Alex turned on the ignition to his car and thought of what to eat after a long hard day at work.
Too lazy to cook, he decided to go to the convenience mart at the petrol station to grab some instant food. He got home and made a cuppa coffee off his coffee-maker while the washing machine-dryer took care of his office clothes.
Then he opened his letters and found a hefty credit card bill staring at him.
In our fast-paced society, it seems that time is a scarce commodity. Hence, we start to value convenience ever more in our bid to save more time.
We drive or take cab to reduce travelling time; we have machines to help out on household chores.
Fast-food become a way of life too as we can eat quickly and get on with our life.
Little did we realize that there is a price to pay for convenience.
Most of the time, you have to pay more for it – the same item will cost more in that shop at the void deck in comparison to the supermarket 2km away.
You may also have to compromise your standards to accept convenience. That coffee at the kopitiam is mediocre but you will accept it since there is no way you are taking a bus to have a cup of Joe.
Having to pay more or to compromise is bad but just not the worst yet.
There are long term consequences to making the convenient choice all the time.
Eating fast food or instant noodle daily and constantly taking relief medicine instead of resolving the root cause of your ailments are potential permanent side-effects of taking the easy and fast way out every single time.
That’s not me, you may think.
“I know what are the cost of convenience and also prioritize health over convenience”
Unfortunately it is not the last negative traits of convenience.
In 2014, two researchers Pam Mueller and Daniel Oppenheimer, of Princeton University and UCLA, did a study on the learning methods of the students. Half the students were instructed to attend lessons and take notes via their laptop. The other half were using pen-and-paper method.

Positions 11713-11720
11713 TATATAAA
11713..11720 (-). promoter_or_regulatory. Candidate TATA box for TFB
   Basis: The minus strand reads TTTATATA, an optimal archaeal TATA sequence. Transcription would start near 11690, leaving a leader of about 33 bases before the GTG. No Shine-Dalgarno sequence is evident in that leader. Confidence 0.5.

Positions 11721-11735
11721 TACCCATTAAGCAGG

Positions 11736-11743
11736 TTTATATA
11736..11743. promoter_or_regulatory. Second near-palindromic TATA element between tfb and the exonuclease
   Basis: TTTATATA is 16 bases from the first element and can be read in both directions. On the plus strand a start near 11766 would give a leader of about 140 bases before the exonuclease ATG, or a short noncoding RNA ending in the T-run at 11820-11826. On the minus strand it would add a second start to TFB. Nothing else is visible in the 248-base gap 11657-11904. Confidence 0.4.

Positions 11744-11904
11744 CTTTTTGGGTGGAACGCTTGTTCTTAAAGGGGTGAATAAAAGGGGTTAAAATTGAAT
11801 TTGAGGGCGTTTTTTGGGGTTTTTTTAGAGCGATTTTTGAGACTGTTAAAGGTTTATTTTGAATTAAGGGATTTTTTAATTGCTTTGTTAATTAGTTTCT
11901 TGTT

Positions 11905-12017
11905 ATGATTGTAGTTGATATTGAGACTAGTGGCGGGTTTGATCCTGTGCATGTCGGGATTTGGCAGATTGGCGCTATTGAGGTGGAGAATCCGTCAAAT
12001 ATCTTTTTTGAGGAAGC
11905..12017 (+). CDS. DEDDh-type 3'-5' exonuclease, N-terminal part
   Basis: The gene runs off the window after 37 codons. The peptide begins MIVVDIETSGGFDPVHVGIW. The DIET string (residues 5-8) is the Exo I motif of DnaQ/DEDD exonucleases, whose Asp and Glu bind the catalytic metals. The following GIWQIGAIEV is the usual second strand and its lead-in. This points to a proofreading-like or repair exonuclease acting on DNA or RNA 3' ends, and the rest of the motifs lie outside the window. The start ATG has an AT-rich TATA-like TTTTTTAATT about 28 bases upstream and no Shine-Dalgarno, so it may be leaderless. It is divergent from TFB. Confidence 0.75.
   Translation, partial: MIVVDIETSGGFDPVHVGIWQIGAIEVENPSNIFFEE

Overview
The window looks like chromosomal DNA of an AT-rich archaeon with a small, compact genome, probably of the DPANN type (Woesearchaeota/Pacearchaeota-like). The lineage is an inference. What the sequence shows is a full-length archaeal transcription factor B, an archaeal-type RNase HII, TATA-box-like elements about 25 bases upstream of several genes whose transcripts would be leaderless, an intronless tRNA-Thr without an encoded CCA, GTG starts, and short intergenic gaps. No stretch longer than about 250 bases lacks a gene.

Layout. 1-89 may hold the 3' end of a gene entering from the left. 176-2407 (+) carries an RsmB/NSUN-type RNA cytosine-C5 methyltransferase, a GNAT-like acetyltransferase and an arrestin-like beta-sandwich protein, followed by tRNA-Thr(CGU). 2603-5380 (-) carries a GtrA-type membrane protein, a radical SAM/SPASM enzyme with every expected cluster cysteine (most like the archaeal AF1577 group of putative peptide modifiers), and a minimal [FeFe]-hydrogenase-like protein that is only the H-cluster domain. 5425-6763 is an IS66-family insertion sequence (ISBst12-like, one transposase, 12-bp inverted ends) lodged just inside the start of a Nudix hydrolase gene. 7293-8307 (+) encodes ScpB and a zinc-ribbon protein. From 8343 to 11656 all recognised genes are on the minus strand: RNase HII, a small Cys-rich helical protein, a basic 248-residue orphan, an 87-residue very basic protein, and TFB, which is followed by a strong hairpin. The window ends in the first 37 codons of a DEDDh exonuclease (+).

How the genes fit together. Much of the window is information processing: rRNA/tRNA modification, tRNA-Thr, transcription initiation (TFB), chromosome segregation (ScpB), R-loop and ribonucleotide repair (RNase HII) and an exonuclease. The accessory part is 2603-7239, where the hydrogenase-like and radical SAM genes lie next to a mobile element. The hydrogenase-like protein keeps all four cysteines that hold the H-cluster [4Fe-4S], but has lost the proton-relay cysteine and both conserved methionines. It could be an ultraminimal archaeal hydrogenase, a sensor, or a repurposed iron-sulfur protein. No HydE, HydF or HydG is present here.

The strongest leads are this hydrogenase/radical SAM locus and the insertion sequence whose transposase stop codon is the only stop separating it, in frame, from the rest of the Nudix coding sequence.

All the pupils were asked to take a test after the lesson.
It turned out the pen-and-paper method students fared better.
Why is this so ?
Without a doubt, the laptops are far superior in note-taking. However, the traditional note-taker must comprehend the lesson, think of a way to summarize and write it down quickly.
By not having the convenience, the pen-and-paper students were forced to think and form solutions on their own.
Basically, the laptop users were going on an auto-pilot mode.
Well well, you are onto something eh ?
Spit it out !
One of the greatest conveniences in our society is to have someone complete a menial task for us ?
Not wanting to supervise the home renovation ? Hire an Interior Designer.
Lazy to wash the car ? Pay a Bangladeshi foreign worker to clean that up.
Don’t know about insurance ? Get an agent on the line !
Wait. the last one is indeed convenient but does it cost you too much ?
Let us go through the price of convenience of having an insurance advisor to do all your financial planning for you
First, a typical insurance commission ranges from 15% to 50% of the first year premium, depending on which policy genre.
It reduces gradually over the next few years.
An average individual in Singapore spends $2,447 on insurance premium in 2014.
If we ballpark commission at 30%, you are paying $734 for having an agent to advise you.
You are the best person to decide if that is worthwhile.
Next, you may have to compromise on what you want.
The advisor can be a Independent Financial Advisor but you may have a product that you wish to buy from a insurer that he/she is not affiliated to.
Hence, you might have to give up a superior plan in that event.
Lastly and what we view as most damaging is that you may simply turn off your mind to your own financial planning.
If you have a very capable advisor (we know some if you need one), you may depend on them so much so that you know zilch about the insurance plans you have.
When the advisor exits the company or industry, you shall be at a loss on what to do next as you have been auto-piloting for the longest time.
Similarly with daily conveniences, you have to weigh the pros and cons before deciding if it is worthwhile to go for an advisor a not.
We just think it should not be a brainless automated process to go for convenience all the time without realising the true price of it.
Like Alex in the fore-mentioned story, please do not allow the cost of convenience hit you hard without knowing before-hand.
Last of all, we thank you for reading all these.
It must have been inconvenient but hopefully also a thought-invoking reading experience for you.